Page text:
At this stage, (in addition to the budget question), it might be helpful to tour 3 schools near you - a large one, a small one and one in between. That can start winnowing down where to focus. Talk to current students and get their take.

Enjoy the ride.

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@MYOS1634 @ucbalumnus @ncalrent Y’all and the CollegeConfidential community are AMAZING!

I had the conver$ation with S24 after he read Jeffrey Selingo’s Who Gets In and Why and the 1st part of Ron Lieber’s The Price You Pay for College (he stopped right before the parent guilt chapter :sweat_smile:). Budget-wise, we have been saving via 529s and are working toward a CSU or mid-to-lower tier UC budget for both S24 and S27.

The CSU closest to us is Cal Poly SLO and we have visited there pre-covid. Knowing how competitive it is to get admitted there, we need to expand options. We plan to tour UC Merced.
According to our public HS counseling dept, students have historically opted not to apply/go there, because students like living along the coast and would rather go to the local community college.

I’m not sure if this was previously posted any where on College Confidential, but I found the Wall Street Journal 2/23/21 video to be interesting How Public Universities Became So Expensive.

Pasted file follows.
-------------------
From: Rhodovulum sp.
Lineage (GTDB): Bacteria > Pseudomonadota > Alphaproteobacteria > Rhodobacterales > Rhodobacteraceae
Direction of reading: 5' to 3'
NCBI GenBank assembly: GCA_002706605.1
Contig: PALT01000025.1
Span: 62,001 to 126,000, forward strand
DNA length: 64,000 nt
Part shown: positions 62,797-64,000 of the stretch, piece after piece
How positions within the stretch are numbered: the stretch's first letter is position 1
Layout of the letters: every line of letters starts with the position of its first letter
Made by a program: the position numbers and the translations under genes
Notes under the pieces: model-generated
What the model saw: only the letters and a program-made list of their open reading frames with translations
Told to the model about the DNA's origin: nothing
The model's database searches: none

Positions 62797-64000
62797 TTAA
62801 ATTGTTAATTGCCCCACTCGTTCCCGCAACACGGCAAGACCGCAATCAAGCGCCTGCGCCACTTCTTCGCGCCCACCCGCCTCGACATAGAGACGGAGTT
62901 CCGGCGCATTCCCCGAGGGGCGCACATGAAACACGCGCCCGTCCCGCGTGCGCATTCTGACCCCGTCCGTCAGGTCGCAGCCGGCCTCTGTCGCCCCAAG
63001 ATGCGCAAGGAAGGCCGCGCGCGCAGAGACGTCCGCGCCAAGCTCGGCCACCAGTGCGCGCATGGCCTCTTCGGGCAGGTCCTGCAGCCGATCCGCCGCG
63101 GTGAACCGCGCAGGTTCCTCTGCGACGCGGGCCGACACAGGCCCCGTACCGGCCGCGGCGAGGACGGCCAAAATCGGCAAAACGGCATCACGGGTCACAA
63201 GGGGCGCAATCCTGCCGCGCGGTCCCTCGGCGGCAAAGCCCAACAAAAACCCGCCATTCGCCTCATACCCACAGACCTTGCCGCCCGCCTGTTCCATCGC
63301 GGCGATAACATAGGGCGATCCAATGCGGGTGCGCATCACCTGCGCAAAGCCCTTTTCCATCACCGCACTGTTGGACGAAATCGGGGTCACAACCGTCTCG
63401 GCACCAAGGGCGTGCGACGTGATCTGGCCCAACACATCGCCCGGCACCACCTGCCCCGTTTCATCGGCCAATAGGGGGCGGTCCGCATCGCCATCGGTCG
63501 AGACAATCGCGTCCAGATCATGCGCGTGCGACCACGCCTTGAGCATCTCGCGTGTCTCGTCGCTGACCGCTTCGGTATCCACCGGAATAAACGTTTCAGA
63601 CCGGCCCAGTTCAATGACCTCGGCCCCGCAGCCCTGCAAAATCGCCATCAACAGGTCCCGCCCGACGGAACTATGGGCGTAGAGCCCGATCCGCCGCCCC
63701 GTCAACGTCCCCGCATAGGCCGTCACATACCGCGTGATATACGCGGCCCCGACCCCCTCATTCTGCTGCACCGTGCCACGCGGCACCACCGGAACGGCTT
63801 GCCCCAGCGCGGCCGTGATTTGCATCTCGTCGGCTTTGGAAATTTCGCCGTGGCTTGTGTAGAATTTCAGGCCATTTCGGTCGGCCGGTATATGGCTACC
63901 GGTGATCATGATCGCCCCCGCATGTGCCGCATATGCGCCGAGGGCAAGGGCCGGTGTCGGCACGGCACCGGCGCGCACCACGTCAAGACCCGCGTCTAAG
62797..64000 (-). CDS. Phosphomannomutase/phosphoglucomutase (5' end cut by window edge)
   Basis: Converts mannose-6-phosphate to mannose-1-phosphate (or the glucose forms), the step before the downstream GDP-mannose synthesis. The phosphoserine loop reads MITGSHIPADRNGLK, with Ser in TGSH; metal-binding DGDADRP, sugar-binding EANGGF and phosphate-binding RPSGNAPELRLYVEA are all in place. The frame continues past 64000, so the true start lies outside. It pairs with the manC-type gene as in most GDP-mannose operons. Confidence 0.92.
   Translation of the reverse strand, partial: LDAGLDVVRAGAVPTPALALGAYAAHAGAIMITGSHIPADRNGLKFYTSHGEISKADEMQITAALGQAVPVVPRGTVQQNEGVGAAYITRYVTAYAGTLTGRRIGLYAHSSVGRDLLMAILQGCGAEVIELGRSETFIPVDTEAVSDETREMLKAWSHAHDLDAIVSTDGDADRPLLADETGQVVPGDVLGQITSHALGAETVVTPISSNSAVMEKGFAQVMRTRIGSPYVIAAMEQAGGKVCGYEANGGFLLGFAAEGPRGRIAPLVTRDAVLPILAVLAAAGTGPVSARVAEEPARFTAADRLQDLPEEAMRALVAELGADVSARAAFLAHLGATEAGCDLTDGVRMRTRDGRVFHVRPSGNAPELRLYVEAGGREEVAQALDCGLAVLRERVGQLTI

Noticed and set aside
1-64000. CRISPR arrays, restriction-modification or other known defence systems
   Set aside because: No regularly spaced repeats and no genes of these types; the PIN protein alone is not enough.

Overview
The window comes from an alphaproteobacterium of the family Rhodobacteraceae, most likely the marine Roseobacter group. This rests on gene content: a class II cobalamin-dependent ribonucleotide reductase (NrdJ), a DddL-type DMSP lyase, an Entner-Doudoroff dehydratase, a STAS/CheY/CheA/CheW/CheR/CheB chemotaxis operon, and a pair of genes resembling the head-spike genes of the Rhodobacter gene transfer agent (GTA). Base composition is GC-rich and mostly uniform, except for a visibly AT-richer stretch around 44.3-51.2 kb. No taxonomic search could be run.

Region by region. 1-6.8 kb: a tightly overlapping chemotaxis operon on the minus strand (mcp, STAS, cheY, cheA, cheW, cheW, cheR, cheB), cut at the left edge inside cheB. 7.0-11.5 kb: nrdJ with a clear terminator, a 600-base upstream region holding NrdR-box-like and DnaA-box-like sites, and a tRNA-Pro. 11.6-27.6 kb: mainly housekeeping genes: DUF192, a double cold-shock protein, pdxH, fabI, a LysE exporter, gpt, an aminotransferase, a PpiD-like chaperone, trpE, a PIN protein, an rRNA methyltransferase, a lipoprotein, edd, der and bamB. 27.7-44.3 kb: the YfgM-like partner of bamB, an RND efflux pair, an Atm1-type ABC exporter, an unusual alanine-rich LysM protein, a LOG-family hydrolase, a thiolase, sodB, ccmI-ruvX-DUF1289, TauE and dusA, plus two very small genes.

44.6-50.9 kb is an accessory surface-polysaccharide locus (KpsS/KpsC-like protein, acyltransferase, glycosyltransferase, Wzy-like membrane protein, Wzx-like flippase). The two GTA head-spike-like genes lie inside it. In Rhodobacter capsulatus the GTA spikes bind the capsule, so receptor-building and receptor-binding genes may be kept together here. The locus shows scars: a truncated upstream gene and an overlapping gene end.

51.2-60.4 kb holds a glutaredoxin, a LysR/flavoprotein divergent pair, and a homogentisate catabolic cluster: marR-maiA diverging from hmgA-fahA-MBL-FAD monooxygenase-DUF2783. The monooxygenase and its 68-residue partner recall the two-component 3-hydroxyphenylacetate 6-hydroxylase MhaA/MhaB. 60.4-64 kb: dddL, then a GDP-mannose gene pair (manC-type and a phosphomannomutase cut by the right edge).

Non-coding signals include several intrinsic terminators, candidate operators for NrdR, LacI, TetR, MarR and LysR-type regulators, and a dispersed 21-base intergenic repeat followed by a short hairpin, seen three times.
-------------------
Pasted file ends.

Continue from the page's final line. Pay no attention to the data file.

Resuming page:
CPSLO is also selective enough that many students who apply do not get admitted, or do not apply because they know that they will not get admitted.

If CPSLO is the closest CSU to you, then, unless possibly you live at the northern end of its “commute range” (which would be the southern end of CSUMB’s “commute range”), you do not have a lower-cost-by-commuting CSU option that is not too difficult to get admitted to. I.e. your students either need to get into CPSLO, or they need to be residential students (higher cost) somewhere when they go to a four year school (starting at a community college can reduce costs for the first two years, if that is reasonable academically for the student and major).

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A post was merged into an existing topic: Good private college fits for my DD22: Insights much appreciated!